Original research

Venous thromboembolic disease in adults admitted to hospital in a setting with a high burden of HIV and TB

P Moodley, N A Martinson, Wendy Joyimbana, K N Otwombe, P Abraham, K Motlhaoleng, V A Naidoo, E Variava

Abstract


Background. HIV and tuberculosis (TB) independently cause an increased risk for venous thromboembolic disease (VTE): deep vein thrombosis (DVT) and/or pulmonary embolism (PE). Data from high HIV and TB burden settings describing VTE are scarce. The Wells’ DVT and PE scores are widely used but their utility in these settings has not been reported on extensively.

Objectives. To evaluate new onset VTE, compare clinical characteristics by HIV status, and the presence or absence of TB disease in our setting. We also calculate the Wells’ score for all patients.

Methods. A prospective cohort of adult in-patients with radiologically confirmed VTE were recruited into the study between September 2015 and May 2016. Demographics, presence of TB, HIV status, duration of treatment, CD4 count, viral load, VTE risk factors, and parameters to calculate the Wells’ score were collected.

Results. We recruited 100 patients. Most of the patients were HIV-infected (n=59), 39 had TB disease and 32 were HIV/TB co-infected. Most of the patients had DVT only (n=83); 11 had PE, and 6 had both DVT and PE. More than a third of patients on antiretroviral treatment (ART) (43%; n=18/42) were on treatment for <6 months. Half of the patients (51%; n=20/39) were on TB treatment for <1 month. The median (interquartile range (IQR)) DVT and PE Wells’ score in all sub-groups was 3.0 (1.0 - 4.0) and 3.0 (2.5 - 4.5), respectively.

Conclusion. HIV/TB co-infection appears to confer a risk for VTE, especially early after initiation of ART and/or TB treatment, and therefore requires careful monitoring for VTE and early initiation of thrombo-prophylaxis. Keywords. deep vein thrombosis; pulmonary embolism; venous thromboembolism; prevalence; tuberculosis; HIV.


Authors' affiliations

P Moodley, Department of Internal Medicine, Faculty of Health Sciences, University of the Witwatersrand, Johannesburg, South Africa

N A Martinson, Perinatal HIV Research Unit, SAMRC Soweto Matlosana Collaborating Centre for HIV/AIDS and TB, University of the Witwatersrand, Johannesburg, South Africa; NRF/DST Centre of Excellence in Biomedical TB Research, Johannesburg, South Africa; Center for TB Research, Johns Hopkins University Baltimore, USA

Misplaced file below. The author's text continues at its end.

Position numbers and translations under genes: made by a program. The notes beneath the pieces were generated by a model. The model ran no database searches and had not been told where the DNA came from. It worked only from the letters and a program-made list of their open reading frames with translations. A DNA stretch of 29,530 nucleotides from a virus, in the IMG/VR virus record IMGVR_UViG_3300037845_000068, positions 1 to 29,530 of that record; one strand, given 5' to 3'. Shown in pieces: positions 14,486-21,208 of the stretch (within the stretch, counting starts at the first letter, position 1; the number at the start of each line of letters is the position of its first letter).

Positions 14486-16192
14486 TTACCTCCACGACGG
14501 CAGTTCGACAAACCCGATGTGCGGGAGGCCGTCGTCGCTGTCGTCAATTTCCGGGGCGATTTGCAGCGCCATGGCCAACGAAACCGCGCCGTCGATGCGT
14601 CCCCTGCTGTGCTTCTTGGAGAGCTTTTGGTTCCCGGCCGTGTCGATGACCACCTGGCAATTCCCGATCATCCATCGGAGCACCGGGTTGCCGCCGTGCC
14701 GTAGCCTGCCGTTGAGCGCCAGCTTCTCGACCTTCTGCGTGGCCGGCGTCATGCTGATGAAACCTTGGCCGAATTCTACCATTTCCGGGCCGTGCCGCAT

Wendy Joyimbana, Perinatal HIV Research Unit, SAMRC Soweto Matlosana Collaborating Centre for HIV/AIDS and TB, University of the Witwatersrand, Johannesburg, South Africa

K N Otwombe, Perinatal HIV Research Unit, SAMRC Soweto Matlosana Collaborating Centre for HIV/AIDS and TB, University of the Witwatersrand, Johannesburg, South Africa

P Abraham, Perinatal HIV Research Unit, SAMRC Soweto Matlosana Collaborating Centre for HIV/AIDS and TB, University of the Witwatersrand, Johannesburg, South Africa

K Motlhaoleng, Perinatal HIV Research Unit, SAMRC Soweto Matlosana Collaborating Centre for HIV/AIDS and TB, University of the Witwatersrand, Johannesburg, South Africa

V A Naidoo, Department of Internal Medicine, Faculty of Health Sciences, University of the Witwatersrand, Johannesburg, South Africa; Perinatal HIV Research Unit, SAMRC Soweto Matlosana Collaborating Centre for HIV/AIDS and TB, University of the Witwatersrand, Johannesburg, South Africa

E Variava, Department of Internal Medicine, Faculty of Health Sciences, University of the Witwatersrand, Johannesburg, South Africa; Perinatal HIV Research Unit, SAMRC Soweto Matlosana Collaborating Centre for HIV/AIDS and TB, University of the Witwatersrand, Johannesburg, South Africa; Department of Internal Medicine, Klerksdorp Tshepong Hospital Complex, South Africa

Full Text:

PDF (235KB)

Cite this article

African Journal of Thoracic and Critical Care Medicine 2021;27(3):99-105. DOI:10.7196/AJTCCM.2021.v27i3.155

Article History

Date submitted: 2021-10-01
Date published: 2021-10-04

Article Views

Abstract views: 36
Full text views: 15

Refbacks

  • There are currently no refbacks.



African Journal of Thoracic and Critical Care Medicine| Online ISSN: 2617-0205

This journal is protected by a Creative Commons Attribution - NonCommercial Works License (CC BY-NC 4.0) | Read our privacy policy.

Our Journals: South African Medical Journal | African Journal of Health Professions Education | South African Journal of Bioethics and Law | South African Journal of Child Health | Southern African Journal of Critical Care | South African Respiratory Journal South African Journal of Obstetrics and Gynaecology |